6. Following Parker Palmer’s admonition to “Let Your Life Speak,” I believe that in creating access, opportunities and teaching a belief system and successful strategies for students to be successful is my life “speaking.”

For those considering entering this arena, what skill sets do you recommend mastering? What traits are most conducive to success?
Robert Greenleaf coined the phrase “servant leadership” which is an essential core value for this work, that is, the passion [for serving]. Second, the ability to read, synthesize and apply the educational literature regarding diversity and success factors for students in higher education, particularly among underrepresented groups, is important. Finally, the ability to communicate these complex attributes and research-based strategies to diverse audiences including practitioners and students is essential.

How do you stay at the leading edge of your craft?
I am constantly reading the latest literature about diversity, learning theory, management and leadership, and social psychology. In addition, I attend and speak at conferences hosted by the National Science Foundation, the American Society for Engineering Education, and the American Association for the Advancement of Science, to name a few. Finally, I regularly listen to leading NPR podcasts including the TED Radio Hour, Hidden Brain, Freakonomics, and Invisibilia.

Do you think that there are widely held misconceptions about what you do? If so, what are they and how do you work to dispel them?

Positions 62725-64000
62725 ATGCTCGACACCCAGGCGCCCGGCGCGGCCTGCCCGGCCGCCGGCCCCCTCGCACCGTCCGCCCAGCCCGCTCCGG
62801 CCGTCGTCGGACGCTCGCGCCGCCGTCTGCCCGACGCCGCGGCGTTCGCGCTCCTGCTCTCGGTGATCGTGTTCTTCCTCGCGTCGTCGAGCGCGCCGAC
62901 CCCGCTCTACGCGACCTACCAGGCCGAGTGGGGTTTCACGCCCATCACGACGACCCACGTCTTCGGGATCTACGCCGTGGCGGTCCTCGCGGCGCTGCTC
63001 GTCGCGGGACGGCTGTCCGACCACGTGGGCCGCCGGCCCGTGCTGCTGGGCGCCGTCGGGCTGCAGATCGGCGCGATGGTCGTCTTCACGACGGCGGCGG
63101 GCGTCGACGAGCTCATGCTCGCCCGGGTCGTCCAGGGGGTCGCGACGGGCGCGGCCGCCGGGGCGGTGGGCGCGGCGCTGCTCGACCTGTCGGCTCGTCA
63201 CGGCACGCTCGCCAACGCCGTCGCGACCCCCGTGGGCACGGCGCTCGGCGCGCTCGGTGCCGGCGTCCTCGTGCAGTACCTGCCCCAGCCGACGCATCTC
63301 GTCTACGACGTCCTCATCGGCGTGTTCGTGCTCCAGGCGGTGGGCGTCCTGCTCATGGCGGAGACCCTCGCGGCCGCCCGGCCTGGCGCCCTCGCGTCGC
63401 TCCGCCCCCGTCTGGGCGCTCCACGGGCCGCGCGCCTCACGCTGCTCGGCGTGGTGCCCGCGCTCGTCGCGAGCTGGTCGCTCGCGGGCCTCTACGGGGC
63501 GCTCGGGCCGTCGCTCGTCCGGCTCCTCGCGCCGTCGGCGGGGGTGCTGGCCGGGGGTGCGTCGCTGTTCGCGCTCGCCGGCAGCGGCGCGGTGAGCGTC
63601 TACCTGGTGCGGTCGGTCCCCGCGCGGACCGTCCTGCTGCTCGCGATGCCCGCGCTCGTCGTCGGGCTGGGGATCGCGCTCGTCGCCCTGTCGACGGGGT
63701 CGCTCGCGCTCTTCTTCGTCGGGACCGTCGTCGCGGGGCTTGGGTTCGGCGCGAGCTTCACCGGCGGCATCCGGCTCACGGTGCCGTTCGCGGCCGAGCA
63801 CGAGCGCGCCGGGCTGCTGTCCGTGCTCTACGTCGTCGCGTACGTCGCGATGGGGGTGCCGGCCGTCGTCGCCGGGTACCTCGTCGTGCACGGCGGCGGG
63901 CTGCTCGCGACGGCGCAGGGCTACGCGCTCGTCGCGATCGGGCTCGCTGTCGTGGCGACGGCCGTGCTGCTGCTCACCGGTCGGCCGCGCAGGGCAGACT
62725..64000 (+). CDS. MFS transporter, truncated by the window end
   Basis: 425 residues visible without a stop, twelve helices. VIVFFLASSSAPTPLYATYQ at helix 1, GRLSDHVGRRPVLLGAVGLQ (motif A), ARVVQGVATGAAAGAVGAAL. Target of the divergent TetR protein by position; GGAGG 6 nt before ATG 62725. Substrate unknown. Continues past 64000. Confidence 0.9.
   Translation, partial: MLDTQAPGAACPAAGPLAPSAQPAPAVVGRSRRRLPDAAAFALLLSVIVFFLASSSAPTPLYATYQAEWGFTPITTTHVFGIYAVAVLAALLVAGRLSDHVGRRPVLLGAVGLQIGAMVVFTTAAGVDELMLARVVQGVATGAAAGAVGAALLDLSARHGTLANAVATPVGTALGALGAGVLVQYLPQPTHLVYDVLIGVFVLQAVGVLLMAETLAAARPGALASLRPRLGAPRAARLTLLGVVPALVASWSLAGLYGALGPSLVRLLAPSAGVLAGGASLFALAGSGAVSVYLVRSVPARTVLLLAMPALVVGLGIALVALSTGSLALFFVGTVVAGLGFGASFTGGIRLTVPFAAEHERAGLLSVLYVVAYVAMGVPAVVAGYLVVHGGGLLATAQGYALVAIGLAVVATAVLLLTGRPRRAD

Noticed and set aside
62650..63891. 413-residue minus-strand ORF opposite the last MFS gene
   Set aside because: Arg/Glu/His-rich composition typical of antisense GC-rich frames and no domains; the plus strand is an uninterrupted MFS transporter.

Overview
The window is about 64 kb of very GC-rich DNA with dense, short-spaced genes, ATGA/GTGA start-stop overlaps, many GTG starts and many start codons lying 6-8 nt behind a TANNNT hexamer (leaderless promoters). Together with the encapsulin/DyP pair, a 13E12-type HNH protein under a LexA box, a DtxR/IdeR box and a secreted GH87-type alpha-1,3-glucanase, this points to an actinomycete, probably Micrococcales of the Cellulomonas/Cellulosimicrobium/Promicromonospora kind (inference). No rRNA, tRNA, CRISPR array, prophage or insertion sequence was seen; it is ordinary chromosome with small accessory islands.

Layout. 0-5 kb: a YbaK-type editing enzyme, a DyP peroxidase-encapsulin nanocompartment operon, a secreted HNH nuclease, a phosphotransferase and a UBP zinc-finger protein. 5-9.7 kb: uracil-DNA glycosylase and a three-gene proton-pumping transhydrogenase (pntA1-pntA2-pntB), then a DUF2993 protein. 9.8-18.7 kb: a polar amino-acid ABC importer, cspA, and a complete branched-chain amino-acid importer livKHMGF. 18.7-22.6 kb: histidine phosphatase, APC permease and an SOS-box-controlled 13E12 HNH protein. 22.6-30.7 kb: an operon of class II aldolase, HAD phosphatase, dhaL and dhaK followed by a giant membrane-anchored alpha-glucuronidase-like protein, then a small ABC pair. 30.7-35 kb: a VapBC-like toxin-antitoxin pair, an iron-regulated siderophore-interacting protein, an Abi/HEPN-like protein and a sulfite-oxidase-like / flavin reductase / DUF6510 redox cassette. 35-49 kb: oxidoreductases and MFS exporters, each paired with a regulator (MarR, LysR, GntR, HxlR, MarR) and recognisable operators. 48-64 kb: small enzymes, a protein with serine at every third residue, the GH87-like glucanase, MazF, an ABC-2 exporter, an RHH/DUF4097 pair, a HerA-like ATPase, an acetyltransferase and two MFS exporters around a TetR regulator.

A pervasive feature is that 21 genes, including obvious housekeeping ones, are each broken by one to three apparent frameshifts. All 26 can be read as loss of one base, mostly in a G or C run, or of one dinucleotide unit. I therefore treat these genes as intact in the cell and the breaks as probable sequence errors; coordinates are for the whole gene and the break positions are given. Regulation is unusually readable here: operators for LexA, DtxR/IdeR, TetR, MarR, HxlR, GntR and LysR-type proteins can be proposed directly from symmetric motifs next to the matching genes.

The major misconception is about engineering, and who engineers are. Engineers are viewed as nerds with pocket protectors, and mostly male and white. (It took 22 images in a recent Google search for “engineer” before the first person of color was shown.)

I enjoy challenging stereotypes about engineers and engineering, presenting us as solving the world’s problems that are important to improve the quality of life of the global citizens. Rather than speaking about specific engineering fields (electrical, mechanical, biomedical, etc.), I speak about producing clean water and sufficient food for the world’s growing populations; extending electrification and safer, faster, more efficient transportation; and producing alternative energy and ensuring cyber security. This solutions-based message resonates with prospective engineers and the broader population because these are the same concerns they have.

How do you map out your goals? How do you measure your success?